New Zealand Prime Minister John Key apologized to Kim Dotcom on Thursday, saying the Megaupload founder was "spied on illegally" since he was a resident of New Zealand when surveillance was conducted, RT reports.
“I apologize to Mr Dotcom. I apologize to New Zealanders because every New Zealander…is entitled to be protected from the law when it comes to the GCSB [Government Communications Security Bureau], and we failed to provide that appropriate protection for him,” Key said in a statement obtained by the Russian news agency.
Key's apology comes on the heels of an official report into the GCSB's surveillance of Dotcom.
The Government Communications Security Bureau is authorized only to spy on foreigners. However, a report released Thursday by Prime Minister John Key found the agency spied on the German-born Dotcom after he'd gained New Zealand residency in 2010.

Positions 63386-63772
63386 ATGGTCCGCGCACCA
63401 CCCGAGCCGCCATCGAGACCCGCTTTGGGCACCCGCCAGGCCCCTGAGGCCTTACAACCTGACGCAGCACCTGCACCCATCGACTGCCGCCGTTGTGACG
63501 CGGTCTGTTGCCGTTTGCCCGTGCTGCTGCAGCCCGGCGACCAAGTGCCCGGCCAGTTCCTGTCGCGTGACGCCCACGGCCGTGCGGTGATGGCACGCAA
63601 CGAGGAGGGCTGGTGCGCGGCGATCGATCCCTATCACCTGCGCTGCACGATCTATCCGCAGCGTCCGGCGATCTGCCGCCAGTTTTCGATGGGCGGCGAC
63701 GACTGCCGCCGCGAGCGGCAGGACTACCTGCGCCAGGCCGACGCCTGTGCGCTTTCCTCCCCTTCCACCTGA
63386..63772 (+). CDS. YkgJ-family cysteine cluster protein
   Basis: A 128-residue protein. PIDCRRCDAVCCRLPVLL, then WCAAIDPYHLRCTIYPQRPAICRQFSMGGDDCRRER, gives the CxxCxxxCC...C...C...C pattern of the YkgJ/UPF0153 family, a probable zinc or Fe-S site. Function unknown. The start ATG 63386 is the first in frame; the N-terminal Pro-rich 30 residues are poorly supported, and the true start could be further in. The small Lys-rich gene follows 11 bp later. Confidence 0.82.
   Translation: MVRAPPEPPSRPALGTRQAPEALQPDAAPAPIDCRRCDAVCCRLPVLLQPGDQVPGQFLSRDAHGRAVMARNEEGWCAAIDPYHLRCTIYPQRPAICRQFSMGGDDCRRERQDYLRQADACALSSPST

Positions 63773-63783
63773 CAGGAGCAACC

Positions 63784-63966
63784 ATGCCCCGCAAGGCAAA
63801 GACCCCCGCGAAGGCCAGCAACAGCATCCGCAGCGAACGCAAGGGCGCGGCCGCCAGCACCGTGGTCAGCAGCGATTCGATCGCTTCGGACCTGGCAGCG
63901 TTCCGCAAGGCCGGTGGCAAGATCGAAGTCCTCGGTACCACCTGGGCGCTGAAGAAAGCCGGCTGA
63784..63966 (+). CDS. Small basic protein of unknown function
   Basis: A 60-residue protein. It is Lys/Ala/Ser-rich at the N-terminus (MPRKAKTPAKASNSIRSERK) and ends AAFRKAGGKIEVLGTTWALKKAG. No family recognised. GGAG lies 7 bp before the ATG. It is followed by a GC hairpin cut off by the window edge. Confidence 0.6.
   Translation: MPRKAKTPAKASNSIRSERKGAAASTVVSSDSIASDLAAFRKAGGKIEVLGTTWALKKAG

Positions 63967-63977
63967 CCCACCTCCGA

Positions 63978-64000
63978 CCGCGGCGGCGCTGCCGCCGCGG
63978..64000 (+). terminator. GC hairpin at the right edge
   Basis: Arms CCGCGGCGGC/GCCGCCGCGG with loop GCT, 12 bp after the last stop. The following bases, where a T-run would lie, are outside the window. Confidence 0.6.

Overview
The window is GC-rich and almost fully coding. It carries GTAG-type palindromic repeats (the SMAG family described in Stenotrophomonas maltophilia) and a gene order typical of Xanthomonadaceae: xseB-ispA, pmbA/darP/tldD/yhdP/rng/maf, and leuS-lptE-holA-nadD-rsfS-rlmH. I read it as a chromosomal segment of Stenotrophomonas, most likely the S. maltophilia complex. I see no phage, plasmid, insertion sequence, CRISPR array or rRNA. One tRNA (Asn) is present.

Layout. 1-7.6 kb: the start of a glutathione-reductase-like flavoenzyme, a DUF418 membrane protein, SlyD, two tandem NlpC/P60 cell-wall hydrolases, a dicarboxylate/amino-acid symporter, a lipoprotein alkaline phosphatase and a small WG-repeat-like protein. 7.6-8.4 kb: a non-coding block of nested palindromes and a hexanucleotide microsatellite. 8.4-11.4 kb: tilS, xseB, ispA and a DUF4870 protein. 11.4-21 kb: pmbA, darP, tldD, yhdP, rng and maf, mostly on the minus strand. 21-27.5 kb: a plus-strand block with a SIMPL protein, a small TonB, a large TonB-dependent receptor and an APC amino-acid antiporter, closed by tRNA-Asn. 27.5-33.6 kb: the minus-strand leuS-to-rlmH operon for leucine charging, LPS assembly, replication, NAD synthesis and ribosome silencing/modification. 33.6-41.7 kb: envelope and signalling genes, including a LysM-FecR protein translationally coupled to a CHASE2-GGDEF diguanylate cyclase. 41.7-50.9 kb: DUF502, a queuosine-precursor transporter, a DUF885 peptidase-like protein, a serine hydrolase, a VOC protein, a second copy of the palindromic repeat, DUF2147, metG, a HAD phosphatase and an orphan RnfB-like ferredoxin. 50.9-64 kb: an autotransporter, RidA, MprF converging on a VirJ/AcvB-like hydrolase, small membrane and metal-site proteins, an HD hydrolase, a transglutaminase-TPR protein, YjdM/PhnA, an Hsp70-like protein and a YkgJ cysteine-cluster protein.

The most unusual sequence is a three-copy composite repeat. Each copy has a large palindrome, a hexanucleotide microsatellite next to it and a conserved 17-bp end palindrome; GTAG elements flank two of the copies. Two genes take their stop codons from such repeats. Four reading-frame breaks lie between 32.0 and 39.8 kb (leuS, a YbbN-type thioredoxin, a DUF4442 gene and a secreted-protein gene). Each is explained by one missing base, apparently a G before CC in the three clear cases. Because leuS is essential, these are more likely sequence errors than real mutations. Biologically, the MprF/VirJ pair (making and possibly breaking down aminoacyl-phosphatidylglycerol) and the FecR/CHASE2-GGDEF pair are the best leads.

The New Zealand agency was assisting U.S. authorities who are trying to extradite Dotcom. U.S. authorities accuse Dotcom of racketeering and money laundering by facilitating massive copyright piracy on his file-sharing website.
Key said Thursday he's "very disappointed" the agency failed to understand its legal obligations.
In response to Key's apology, Dotcom tweeted Thursday:
As Dotcom's trial continues to sit in the court, Megaupload is said to be set to relaunch its service. According to The Huffington Post, a new iteration of Megaupload and a new music platform called Megabox may soon be launched.
Headlines from Britain to Malaysia, France to China, Germany to Brazil, Australia to the US. An apology can go a long way @johnkeypm
— Kim Dotcom (@KimDotcom) September 27, 2012